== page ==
On Thursday, Pearson, an education publishing company, apologized for publishing a nursing textbook section that contained racist material about treating patients from different cultural backgrounds who have acute and chronic pain.
A page from Nursing: A Concept-Based Approach to Learning began drawing criticism on social media Monday, when Facebook user Onyx Moore published a post about the book on their page.
In the section “Cultural Differences in Response to Pain,” the book advises the reader that a “client’s culture influences their response to and beliefs about pain.” The author goes on to categorize these differences in the following broad subsections: “Arabs/Muslims,” “Asians,” “Blacks,” “Jews,” “Hispanics” and “Native Americans.”
In a statement issued to Mic Thursday, Pearson’s communications director Scott Overland wrote:
While differences in cultural attitudes towards pain are an important topic in medical programs, we presented this information in an inappropriate manner. We apologize for the offense this has caused and we have removed the material in question from current versions of the book, electronic versions of the book and future editions of this text. In addition, we now are actively reviewing all of our nursing curriculum products to identify and remove any remaining instances of this inappropriate content that might appear in other titles. We will continue to provide updates on our progress. This material does not reflect our values as a company and how we want to serve students. We always welcome feedback and we appreciate the concern shown by the students who raised this issue.
Going forward, the company states that it will recall any books that have this content printed in them. When asked how the material was published in the first place, Overland added, “We are working with our editorial teams as we speak to determine that.”
Some of the outrageous beliefs in the textbook include the following ideas: So-called “Arabs/Muslims” “may not request pain medicine but instead thank Allah for pain if it is the result of a healing medical procedure”; Filipino patients see pain as “the will of God”; and “Blacks” believe “suffering and pain are inevitable.”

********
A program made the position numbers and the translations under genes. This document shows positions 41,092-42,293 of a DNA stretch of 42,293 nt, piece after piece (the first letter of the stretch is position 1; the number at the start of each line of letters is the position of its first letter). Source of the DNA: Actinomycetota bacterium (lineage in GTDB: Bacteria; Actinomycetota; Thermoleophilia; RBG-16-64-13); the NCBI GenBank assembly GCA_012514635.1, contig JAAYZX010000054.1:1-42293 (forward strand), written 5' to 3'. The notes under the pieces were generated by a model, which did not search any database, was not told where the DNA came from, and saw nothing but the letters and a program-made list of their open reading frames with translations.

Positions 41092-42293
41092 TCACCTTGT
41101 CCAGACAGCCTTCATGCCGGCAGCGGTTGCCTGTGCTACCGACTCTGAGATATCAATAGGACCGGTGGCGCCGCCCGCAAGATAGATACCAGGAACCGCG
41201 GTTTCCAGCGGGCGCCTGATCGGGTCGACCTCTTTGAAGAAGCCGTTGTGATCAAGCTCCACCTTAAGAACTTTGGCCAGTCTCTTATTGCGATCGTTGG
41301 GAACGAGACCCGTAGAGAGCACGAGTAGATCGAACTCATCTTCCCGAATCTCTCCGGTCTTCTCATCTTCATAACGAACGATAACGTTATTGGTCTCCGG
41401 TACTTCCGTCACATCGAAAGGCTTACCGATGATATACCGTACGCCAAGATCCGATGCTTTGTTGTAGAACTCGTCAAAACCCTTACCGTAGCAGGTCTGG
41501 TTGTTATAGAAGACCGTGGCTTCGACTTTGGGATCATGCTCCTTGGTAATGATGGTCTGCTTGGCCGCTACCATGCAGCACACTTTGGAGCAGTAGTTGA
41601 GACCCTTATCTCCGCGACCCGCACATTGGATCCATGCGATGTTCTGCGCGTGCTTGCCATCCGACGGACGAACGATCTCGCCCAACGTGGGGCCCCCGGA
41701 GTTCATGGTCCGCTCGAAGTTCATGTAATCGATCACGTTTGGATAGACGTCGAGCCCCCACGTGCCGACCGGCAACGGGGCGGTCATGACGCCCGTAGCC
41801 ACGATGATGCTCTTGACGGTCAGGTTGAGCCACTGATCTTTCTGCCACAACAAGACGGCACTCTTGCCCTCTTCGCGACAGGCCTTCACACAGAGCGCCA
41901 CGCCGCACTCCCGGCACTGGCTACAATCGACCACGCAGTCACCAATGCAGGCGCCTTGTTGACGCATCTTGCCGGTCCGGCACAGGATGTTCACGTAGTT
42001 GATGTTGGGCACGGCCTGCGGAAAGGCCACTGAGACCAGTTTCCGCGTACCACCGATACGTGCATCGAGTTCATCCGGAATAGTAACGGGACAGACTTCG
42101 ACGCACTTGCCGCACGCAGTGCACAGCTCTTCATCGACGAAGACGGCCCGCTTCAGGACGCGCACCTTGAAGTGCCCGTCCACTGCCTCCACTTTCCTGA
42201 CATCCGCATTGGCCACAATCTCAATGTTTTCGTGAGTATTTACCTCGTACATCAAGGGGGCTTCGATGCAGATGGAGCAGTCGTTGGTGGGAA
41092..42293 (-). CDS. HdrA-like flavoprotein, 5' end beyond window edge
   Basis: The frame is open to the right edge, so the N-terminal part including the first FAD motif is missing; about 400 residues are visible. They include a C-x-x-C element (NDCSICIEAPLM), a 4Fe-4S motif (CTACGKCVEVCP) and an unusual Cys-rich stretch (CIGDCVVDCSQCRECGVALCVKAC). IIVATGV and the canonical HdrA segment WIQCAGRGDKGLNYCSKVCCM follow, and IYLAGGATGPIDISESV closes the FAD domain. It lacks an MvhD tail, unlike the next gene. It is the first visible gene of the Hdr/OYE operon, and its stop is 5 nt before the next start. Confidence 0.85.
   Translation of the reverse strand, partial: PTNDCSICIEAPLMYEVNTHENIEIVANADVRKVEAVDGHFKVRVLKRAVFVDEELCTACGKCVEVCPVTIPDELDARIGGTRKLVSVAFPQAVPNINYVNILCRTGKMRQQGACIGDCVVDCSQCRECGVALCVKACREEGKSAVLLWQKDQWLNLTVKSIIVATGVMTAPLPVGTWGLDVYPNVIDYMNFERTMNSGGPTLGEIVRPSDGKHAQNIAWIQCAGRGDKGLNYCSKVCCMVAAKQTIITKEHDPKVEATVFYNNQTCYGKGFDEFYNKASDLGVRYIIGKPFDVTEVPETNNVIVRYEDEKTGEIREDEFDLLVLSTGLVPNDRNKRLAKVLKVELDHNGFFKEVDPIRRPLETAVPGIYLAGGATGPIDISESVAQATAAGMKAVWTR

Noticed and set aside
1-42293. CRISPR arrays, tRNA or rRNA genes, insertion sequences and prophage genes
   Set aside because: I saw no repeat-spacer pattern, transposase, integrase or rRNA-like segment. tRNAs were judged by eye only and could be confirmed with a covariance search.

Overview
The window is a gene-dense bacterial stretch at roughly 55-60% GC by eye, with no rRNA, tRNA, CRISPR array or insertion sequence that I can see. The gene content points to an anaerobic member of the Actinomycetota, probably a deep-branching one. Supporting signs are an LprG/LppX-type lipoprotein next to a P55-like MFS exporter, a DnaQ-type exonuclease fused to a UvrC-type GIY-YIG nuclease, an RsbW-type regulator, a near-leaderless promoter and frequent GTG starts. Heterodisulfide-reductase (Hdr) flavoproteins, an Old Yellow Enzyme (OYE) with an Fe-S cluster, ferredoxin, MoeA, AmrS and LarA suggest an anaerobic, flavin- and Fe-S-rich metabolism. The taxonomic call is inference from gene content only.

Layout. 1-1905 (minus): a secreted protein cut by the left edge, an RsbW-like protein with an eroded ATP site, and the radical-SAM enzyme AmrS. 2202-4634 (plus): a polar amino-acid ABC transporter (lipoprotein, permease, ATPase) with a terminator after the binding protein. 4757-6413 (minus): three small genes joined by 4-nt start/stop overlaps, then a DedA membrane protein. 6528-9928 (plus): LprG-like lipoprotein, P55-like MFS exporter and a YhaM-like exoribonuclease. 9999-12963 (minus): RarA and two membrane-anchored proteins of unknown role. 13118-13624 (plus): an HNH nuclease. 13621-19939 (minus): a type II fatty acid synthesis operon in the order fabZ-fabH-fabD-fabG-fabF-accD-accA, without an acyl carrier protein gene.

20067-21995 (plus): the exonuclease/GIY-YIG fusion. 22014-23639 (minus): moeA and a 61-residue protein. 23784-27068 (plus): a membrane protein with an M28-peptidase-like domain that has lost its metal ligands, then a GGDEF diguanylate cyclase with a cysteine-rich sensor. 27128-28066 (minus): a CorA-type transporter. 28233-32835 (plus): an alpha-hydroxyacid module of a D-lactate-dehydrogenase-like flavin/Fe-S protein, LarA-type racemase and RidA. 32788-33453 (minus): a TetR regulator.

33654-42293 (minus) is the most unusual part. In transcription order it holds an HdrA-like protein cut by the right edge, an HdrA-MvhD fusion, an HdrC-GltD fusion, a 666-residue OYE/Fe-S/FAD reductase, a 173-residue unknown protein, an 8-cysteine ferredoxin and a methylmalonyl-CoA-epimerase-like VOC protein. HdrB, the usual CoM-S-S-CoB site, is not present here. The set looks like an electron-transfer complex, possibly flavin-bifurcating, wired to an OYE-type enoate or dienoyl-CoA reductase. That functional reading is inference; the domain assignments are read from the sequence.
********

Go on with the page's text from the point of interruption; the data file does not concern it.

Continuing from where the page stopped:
In their Facebook post, Moore broke down why the claims made in the textbook were so problematic. “This chart lumps together various groups whose belief systems vary widely,” Moore wrote. “Native Americans are not a monolithic group, so you can’t make a generic list of what is culturally sensitive to them. Asia is a huge country and the chart completely glosses over that while leaving out countless groups in an attempt to convey the message quickly,” Moore explained further.
The textbook author also failed to explain that individuals of different racial backgrounds can identify as Jewish or Muslim. “So what happens if a Black Jew comes in? Or a Black Muslim?” Moore continued.
The misinformation in the textbook is a reflection of how the medical field has historically been biased against people of color. Research shows physician bias has existed when it comes to how people of color are treated for pain. For example, a 2016 study in the journal Proceedings of the National Academy of Sciences found that black patients are widely seen as being less sensitive to pain than white patients. A 2017 University of Virginia study reported that physicians may overestimate and underestimate Asian-American pain.
Even though Pearson quickly responded to the criticism, many are putting pressure on the publisher to find out how the material made it to the printing press.
This is another example of how cultural bias permeates different industries in America. And when it comes to public health, this misinformation is a disservice to nursing practitioners and their patients.